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Sen. Chuck Schumer (D-NY) announced this week that he will introduce legislation to restrict access to body armor and other “wares of war" in the near future.
The post Schumer Wants to Restrict Access to Body Armor: ‘Wares of War Demand FBI Checks’ appeared first on GunsAmerica Digest.
Sunday evening, two 16-year-olds attempted to rob a man in his home in Saginaw, Texas. GunsAmerica spoke with Saginaw's Assistant Chief of Police, Russel Ragsdale, to learn more details.
A group of Democrats in the U.S. Senate has threatened the Supreme Court with “restructuring” if it does not drop what could be a landmark gun case out of New York.
The post Fearing Pro-Gun Ruling, Senate Dems Pressure SCOTUS to Drop NY Pistol Case appeared first on GunsAmerica Digest.
Knowing that AR parts are interchangeable and having the confidence to swap them are very different things -- especially when you're talking about making adjustments to the barrel. Let me show you how simple it actually is to change the handguard and the tools you'll need to do it.
One of the hottest new handguns on the market, the Kel-Tec CP33 pistol has been designed as an easy-to-shoot pistol for beginner and experienced shooters alike. But does it really live up to the hype? Kel-Tec has already manufactured unique firearms such as the Sub-2000 carbine or the KSG-55, but the CP33 pistol is something […]
The post Is The New Kel-Tec CP33 The Best Pistol For New Shooters? appeared first on Gun News Daily.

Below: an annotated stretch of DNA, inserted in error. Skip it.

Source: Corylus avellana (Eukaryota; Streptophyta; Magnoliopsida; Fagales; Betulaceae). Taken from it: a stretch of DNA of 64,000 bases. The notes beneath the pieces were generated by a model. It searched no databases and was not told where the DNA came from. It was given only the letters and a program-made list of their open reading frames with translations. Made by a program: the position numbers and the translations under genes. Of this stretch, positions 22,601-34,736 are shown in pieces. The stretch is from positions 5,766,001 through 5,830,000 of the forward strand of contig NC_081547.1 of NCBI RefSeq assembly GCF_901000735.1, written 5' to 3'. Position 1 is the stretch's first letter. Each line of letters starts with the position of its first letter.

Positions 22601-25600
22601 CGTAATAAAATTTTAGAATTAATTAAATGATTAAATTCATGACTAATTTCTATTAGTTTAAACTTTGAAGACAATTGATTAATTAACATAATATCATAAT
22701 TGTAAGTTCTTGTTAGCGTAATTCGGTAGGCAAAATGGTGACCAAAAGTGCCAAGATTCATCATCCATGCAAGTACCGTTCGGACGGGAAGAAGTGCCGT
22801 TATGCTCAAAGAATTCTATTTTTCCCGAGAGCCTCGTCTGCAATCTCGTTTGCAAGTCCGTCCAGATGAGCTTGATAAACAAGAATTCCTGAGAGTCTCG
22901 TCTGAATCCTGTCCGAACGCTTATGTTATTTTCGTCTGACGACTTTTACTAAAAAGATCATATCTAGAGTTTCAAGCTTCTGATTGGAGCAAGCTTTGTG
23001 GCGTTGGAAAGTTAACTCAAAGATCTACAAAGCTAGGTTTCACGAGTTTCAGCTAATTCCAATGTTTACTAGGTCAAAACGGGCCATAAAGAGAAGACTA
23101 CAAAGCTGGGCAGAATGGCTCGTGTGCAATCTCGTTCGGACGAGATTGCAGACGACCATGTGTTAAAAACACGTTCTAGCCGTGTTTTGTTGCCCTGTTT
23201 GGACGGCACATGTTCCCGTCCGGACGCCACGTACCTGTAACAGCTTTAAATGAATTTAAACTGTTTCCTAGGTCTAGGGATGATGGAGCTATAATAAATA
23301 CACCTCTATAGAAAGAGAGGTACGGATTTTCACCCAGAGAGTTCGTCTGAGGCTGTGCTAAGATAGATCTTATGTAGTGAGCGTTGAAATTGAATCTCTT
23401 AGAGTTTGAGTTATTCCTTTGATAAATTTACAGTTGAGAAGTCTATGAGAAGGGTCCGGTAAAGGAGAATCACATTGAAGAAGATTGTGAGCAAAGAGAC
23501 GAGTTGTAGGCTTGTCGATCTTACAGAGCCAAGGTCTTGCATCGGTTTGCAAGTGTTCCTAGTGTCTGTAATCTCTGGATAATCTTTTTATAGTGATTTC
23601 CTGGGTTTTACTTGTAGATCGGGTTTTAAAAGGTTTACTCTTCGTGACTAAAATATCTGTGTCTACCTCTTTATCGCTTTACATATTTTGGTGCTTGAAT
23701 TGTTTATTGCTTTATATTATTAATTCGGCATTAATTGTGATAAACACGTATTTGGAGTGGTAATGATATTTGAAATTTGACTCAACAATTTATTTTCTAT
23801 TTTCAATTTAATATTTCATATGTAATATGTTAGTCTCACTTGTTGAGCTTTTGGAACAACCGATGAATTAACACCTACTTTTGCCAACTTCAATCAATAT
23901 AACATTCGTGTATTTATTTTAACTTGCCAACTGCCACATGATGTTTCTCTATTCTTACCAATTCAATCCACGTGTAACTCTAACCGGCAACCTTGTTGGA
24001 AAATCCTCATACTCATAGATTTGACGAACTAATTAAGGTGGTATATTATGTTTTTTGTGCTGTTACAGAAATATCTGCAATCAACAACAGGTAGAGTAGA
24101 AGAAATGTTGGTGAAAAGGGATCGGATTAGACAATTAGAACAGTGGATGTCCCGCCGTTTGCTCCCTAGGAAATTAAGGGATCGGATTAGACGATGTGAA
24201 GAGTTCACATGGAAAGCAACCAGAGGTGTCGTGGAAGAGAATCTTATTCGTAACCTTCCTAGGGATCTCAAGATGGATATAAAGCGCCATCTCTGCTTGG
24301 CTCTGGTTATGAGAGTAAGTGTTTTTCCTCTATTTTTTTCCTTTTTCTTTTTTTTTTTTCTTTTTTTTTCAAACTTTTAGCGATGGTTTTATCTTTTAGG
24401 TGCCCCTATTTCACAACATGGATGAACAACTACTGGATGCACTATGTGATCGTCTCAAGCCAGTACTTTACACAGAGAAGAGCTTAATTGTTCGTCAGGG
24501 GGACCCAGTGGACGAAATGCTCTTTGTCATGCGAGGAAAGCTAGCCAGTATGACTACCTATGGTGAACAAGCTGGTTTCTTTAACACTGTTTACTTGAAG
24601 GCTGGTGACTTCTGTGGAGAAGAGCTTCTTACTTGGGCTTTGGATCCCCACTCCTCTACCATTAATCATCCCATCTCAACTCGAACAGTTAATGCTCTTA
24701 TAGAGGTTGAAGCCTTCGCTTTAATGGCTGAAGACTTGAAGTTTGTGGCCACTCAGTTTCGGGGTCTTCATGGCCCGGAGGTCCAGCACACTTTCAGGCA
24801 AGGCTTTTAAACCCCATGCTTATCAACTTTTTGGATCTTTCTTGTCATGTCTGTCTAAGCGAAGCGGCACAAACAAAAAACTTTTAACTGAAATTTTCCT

Maybe you have heard of a group of individuals in the firearms community known as “cloners.” Cloners build rifles that resemble actual service rifles. Sometimes these clone rifles very accurately represent the actual platform. Each component is carefully selected to build the most authentic looking rifle. Other times they are simply an informal example of an actual military rifle and are just an inspiration for a unique project. It all depends on the cloner’s end goal.
The three most common clones are the M4, MK12, and MK18. These frequently copied models have not only been used in recent wars but are also seen frequently in the entertainment industry such as movies and TV shows. All are proven platforms with their own iconic look and characteristics. It is not all for show though. The military have designed these platforms to fulfill specific roles.
The M4 needs no introduction. This is a standard issue service rifle for many soldiers and the model has gone through a number of reiterations. Branches of the military have elected to choose a variety of their own parts such as stocks, fore-ends, lights, lasers, etc. but for the most part the M4 is traditionally built on a Colt receiver with a 14.5-inch barrel and fixed front sight post. Iron sights, red dot (Aimpoint or EOTech) or ACOG will usually be the sighting system on top. This is a rifle that can fill almost any role and is a good beginner project for a first-time cloner.
SEE AT GUNS.COM FROM $1,050
Sometimes you want a rile with precision. The MK12 Special Purpose Rifle (SPR) was designed to be more effective at further distances. This rifle chambered in 5.56 is often cloned but does use some unique parts that may require some in depth searching if you want an accurate clone. It has gone through a number of variations but usually you will find these tack drivers with 2.5-10x variable scopes, 18-inch free floated barrels that sit under a 12-inch handguard. A great place to source MK12 components is from Precision Reflex Inc.